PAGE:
AAA Presentation in Montreal: Managing Expectations: Spectacles of Corruption, Rituals of Patronage

I'll be presenting at the Annual Meeting of the American Anthropological Association, in Montreal, as part of a panel entitled "Managers Of Things, Or What Do Managers Imagine Themselves To Be Managing?" on Friday, November 18, from 8-9:45am.

Managing Expectations: Spectacles of Corruption, Rituals of Patronage

Because of its symbolic and economic weight within Paraguay, Itaipú hydroelectric dam--the world's largest--has come to embody what its planners hoped: the physical manifestation of an all powerful state. With the recent presidential election of leftist former Bishop Fernando Lugo, a new group of technocrats and politicians appointed to the helm did not merely manage the energy potential of the dam, but through it distilled the "promise" of the Paraguayan nation--promise in the sense of commitment and of hope for the future. As the engine of the Paraguayan state apparatus, the dam stood at the nexus of an intricate patronage system that grew concomitantly with the energy production. How and what favors were asked and answered by technocrats appointed to manage electricity production--a public secret--unmasks more than just the balancing act performed by high level employees as they juggled partisan obligations, political aspirations, and social pressure to portray generosity as a hallmark of power. Rather, this gets to the heart of how the fractured and tentative "state" is constituted in Paraguay--protecting privilege through the management of resources and relationships. Campaign promises to end patronage and administer the dam's wealth to bring development clashed with entrenched models of state-to-nation obligations and the personal ambitions of a new class of political elites. This paper explores how the top managers at the dam straddled informal expectations of patronage with formal responsibilities of energy production in the midst of a push towards "transparency" thwarted and abetted by mediatic "corruption" scandals. Based on eighteen months of fieldwork among Paraguay's political elite, this paper analyzes rituals of approach and request, how Itaipú managers configured multiple vectors of obligation, and how a hydroelectric dam embodied fantasies of prosperity. Itaipú's managers explicitly described this process as a way not just to remake the dam, but as a way to remake the Paraguayan state itself.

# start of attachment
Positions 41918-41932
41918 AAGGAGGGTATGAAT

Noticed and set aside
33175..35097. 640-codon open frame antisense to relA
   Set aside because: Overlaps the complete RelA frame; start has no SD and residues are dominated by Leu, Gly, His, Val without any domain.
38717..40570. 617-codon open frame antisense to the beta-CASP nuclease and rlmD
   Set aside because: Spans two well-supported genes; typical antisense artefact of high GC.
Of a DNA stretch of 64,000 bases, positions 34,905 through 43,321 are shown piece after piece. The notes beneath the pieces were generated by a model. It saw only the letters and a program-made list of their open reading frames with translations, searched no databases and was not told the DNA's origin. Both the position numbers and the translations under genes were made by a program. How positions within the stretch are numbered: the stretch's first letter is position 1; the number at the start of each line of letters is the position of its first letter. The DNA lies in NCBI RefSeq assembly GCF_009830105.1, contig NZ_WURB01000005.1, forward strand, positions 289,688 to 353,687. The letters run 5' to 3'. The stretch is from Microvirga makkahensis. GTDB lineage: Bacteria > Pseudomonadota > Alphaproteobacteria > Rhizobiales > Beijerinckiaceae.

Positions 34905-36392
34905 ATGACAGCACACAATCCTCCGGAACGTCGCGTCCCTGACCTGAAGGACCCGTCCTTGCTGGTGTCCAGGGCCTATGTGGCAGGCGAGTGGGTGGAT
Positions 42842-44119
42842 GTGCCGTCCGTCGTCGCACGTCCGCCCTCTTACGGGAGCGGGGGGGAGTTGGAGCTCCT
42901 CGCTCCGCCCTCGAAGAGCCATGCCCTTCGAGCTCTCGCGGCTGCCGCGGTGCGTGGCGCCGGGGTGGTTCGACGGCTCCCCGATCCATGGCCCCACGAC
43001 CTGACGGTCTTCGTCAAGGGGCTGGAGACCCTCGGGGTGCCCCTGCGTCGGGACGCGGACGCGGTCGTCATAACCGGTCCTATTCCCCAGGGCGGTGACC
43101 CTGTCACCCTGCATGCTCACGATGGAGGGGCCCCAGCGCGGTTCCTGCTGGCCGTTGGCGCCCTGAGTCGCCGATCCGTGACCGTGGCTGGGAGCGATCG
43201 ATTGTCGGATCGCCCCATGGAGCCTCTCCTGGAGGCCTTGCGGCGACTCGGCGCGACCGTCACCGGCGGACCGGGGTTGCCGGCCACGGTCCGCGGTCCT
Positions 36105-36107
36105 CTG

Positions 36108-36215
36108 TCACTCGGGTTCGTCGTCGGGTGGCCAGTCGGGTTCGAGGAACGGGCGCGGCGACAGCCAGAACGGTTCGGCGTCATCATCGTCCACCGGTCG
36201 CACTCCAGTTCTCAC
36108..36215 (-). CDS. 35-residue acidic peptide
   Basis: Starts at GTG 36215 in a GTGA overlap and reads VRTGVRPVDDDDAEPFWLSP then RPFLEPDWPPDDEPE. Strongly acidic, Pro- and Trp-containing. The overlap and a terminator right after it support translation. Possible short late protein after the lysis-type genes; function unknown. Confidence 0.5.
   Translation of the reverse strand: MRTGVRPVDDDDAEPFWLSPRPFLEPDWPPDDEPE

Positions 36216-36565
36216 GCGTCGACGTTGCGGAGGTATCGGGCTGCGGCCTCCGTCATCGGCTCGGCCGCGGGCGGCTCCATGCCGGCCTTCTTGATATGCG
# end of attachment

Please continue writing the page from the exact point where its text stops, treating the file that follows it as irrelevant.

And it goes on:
Posted in , , , . Bookmark the permalink. RSS feed for this post.


Swedish Greys - a WordPress theme from Nordic Themepark. Converted by